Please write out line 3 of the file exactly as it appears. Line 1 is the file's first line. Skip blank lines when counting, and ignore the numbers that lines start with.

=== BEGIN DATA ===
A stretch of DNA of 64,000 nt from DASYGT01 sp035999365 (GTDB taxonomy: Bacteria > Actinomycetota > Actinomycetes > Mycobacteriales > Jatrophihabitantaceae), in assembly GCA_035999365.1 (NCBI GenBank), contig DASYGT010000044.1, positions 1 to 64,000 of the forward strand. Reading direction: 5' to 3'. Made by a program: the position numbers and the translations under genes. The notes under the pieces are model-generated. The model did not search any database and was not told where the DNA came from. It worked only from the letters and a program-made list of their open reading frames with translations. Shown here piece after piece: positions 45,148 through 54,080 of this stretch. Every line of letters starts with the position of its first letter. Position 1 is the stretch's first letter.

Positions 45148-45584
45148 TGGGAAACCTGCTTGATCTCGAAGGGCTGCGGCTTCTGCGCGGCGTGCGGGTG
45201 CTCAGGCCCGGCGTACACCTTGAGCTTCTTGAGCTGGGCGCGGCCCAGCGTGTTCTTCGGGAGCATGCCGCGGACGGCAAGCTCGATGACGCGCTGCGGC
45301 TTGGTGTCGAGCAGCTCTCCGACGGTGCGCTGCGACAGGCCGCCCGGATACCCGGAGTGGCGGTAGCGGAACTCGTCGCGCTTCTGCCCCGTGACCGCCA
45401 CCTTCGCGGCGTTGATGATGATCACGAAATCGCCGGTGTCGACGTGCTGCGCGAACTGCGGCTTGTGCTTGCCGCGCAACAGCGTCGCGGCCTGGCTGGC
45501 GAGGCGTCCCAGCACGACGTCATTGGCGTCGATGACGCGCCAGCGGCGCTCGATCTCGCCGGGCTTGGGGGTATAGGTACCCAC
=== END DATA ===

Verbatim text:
45148 TGGGAAACCTGCTTGATCTCGAAGGGCTGCGGCTTCTGCGCGGCGTGCGGGTG